How a Failed Poetry Reading Led to the Birth of Yiddish Theater

In the early decades of the 20th century, the Yiddish theaters of New York’s Lower East Side were the great cultural center of immigrant Jewish life, and would eventually leave their mark on Broadway and even Hollywood. At the same, time the Yiddish stage flourished in Poland, the Soviet Union, and elsewhere, playing a crucial role in the birth of Hebrew theater. The phenomenon began when Abraham Goldfaden (1840-1908), a Russian Jew enamored with Russian-language opera and theater, received a letter from a Romanian coreligionist named Isaac Librescu. Alyssa Quint writes:

In his letter, Librescu invited Goldfaden to visit him in Iași, Romania, where Librescu belonged to a fraternal lodge of progressive-minded Jewish men that sought stronger connections with their more sophisticated Russian counterparts. Hard up for cash, Goldfaden went to Iași and entertained the men with lectures and formal declamations of his poetry. So impressed were they with his presentations that they convinced him to perform his poetry at Shimon Mark’s Café, a tavern that provided small-time Yiddish-language entertainment to its customers. Although embarrassed at the thought of performing in a tavern, Goldfaden agreed.

As he describes in his memoirs, Goldfaden dressed impeccably that night in a tuxedo, bowtie, and gloves, and recited a poem in the formal Russian declamatory style. The crowd promptly booed. Insulted and incensed by what he considered a boorish audience, Goldfaden left the stage. In his place, an entertainer of Yiddish skits and songs named Yisroel Grodner danced onto the stage dressed in ḥasidic garb. He sang a song composed by Goldfaden. The crowd loved it.

That evening, Goldfaden and Grodner began a collaboration in which Goldfaden wrote songs and dialogue, and Grodner performed them. From this, they grew into a troupe. . . . Over the following months, they added more performers, mostly former synagogue choristers or folk performers. With each new recruit, Goldfaden’s works became more elaborate.

The rest, as the saying goes, is history. And Goldfaden’s work attracted surprisingly diverse audiences:

Most seats at most Yiddish productions staged in city opera houses during this period, however, were filled by non-Jews. How can this be? Yiddish theater benefited from the wide-ranging tastes of non-Jewish Russian theatergoers, which had long included a diet of works in foreign languages. The Yiddish language was as incomprehensible as German or Italian to most Russian theatergoers. Moreover, the ethnic elements of Goldfaden’s theatrical productions, whether it was the hapless Ḥasid or the judicious modern Jew, played to the expectations of Russia’s theater audiences. In January 1880, Goldfaden negotiated a contract to stage Yiddish operetta at Odessa’s majestic Mariinsky Theatre twice a week. After only five years, he had finally arrived.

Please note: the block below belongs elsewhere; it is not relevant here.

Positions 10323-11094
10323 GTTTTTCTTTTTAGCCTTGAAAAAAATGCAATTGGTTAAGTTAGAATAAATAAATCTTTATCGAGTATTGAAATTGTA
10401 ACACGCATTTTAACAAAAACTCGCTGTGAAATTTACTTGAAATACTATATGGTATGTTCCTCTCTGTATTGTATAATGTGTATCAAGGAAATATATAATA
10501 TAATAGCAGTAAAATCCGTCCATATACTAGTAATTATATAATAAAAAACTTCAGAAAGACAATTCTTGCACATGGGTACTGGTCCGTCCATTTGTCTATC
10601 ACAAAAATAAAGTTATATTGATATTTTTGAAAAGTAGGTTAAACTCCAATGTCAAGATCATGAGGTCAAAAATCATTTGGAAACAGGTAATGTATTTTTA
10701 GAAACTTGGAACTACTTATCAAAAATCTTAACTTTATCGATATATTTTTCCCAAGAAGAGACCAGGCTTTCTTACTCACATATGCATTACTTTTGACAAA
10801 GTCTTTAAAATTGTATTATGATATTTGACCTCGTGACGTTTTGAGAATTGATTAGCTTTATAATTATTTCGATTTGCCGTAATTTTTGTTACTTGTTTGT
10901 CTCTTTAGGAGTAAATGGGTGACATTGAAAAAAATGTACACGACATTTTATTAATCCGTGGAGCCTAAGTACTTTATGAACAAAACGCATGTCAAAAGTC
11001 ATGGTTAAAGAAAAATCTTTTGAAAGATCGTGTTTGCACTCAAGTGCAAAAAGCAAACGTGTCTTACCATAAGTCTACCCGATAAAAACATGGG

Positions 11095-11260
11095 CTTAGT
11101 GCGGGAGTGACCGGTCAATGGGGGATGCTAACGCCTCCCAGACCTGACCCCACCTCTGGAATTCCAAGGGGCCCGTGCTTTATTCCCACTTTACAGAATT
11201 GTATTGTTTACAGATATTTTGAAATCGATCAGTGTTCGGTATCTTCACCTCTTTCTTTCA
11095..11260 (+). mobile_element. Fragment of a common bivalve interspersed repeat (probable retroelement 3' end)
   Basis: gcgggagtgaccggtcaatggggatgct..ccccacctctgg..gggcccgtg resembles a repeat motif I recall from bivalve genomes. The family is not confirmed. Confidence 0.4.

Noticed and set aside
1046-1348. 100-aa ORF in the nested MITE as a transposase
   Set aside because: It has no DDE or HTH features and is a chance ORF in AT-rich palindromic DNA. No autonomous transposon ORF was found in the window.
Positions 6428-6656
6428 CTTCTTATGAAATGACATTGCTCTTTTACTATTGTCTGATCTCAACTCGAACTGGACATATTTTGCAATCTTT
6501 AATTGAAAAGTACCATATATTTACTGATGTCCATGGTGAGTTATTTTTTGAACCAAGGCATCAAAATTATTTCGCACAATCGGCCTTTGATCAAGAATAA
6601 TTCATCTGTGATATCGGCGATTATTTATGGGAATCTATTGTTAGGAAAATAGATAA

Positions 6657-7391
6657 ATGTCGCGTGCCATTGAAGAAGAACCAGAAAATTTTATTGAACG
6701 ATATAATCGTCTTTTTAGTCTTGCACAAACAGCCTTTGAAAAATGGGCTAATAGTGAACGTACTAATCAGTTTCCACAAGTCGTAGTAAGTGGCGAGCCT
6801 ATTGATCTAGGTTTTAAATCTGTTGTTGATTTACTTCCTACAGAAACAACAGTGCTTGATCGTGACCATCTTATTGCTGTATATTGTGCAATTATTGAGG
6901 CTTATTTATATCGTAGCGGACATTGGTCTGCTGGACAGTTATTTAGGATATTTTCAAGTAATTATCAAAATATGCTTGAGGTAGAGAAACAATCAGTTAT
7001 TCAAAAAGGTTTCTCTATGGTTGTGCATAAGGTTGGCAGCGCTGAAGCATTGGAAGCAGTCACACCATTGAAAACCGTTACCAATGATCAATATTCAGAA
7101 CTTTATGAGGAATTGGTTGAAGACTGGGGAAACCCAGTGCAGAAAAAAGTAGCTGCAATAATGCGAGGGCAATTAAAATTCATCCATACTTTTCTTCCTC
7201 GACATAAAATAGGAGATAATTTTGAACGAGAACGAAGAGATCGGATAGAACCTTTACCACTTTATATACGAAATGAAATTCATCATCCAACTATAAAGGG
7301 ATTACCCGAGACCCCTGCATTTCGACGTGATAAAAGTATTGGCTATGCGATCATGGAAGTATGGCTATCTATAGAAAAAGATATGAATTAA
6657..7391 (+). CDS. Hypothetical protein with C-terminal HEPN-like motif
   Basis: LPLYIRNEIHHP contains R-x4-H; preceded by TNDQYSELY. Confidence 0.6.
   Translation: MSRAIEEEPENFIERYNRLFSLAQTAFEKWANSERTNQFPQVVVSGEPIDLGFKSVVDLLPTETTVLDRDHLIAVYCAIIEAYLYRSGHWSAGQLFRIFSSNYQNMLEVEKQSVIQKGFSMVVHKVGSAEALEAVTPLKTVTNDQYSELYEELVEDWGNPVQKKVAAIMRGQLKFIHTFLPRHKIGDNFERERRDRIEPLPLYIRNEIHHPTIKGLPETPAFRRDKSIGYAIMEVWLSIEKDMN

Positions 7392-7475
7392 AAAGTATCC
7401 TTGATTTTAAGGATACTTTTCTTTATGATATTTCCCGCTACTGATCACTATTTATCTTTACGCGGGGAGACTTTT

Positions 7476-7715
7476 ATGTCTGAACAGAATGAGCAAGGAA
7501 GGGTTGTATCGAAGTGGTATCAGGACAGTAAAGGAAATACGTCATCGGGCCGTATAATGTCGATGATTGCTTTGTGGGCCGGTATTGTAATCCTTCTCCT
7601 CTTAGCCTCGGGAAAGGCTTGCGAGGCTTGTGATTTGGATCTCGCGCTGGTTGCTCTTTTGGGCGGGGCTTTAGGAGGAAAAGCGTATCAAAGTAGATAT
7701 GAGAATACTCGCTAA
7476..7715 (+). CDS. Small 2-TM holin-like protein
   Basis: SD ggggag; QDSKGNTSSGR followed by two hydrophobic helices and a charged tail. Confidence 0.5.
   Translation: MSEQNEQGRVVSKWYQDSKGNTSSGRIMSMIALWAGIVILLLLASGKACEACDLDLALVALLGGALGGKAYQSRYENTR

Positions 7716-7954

Subscribe to Mosaic

Welcome to Mosaic

Subscribe now to get unlimited access to the best of Jewish thought and culture

Subscribe

Subscribe to Mosaic

Welcome to Mosaic

Subscribe now to get unlimited access to the best of Jewish thought and culture

Subscribe

Read more at Tablet

More about: East European Jewry, Odessa, Romania, Yiddish theater

How European Fecklessness Encourages the Islamic Republic’s Assassination Campaign

In September, Cypriot police narrowly foiled a plot by an Iranian agent to murder five Jewish businessman. This was but one of roughly a dozen similar operations that Tehran has conducted in Europe since 2015—on both Israeli or Jewish and American targets—which have left three dead. Matthew Karnitschnig traces the use of assassination as a strategic tool to the very beginning of the Islamic Republic, and explains its appeal:

In the West, assassination remains a last resort (think Osama bin Laden); in authoritarian states, it’s the first (who can forget the 2017 assassination by nerve agent of Kim Jong-nam, the playboy half-brother of North Korean dictator Kim Jong-un, upon his arrival in Kuala Lumpur?). For rogue states, even if the murder plots are thwarted, the regimes still win by instilling fear in their enemies’ hearts and minds. That helps explain the recent frequency. Over the course of a few months last year, Iran undertook a flurry of attacks from Latin America to Africa.

Whether such operations succeed or not, the countries behind them can be sure of one thing: they won’t be made to pay for trying. Over the years, the Russian and Iranian regimes have eliminated countless dissidents, traitors, and assorted other enemies (real and perceived) on the streets of Paris, Berlin, and even Washington, often in broad daylight. Others have been quietly abducted and sent home, where they faced sham trials and were then hanged for treason.

While there’s no shortage of criticism in the West in the wake of these crimes, there are rarely real consequences. That’s especially true in Europe, where leaders have looked the other way in the face of a variety of abuses in the hopes of reviving a deal to rein in Tehran’s nuclear-weapons program and renewing business ties.

Subscribe to Mosaic

Welcome to Mosaic

Subscribe now to get unlimited access to the best of Jewish thought and culture

Subscribe

Subscribe to Mosaic

Welcome to Mosaic

Subscribe now to get unlimited access to the best of Jewish thought and culture

Subscribe

Read more at Politico

More about: Europe, Iran, Israeli Security, Terrorism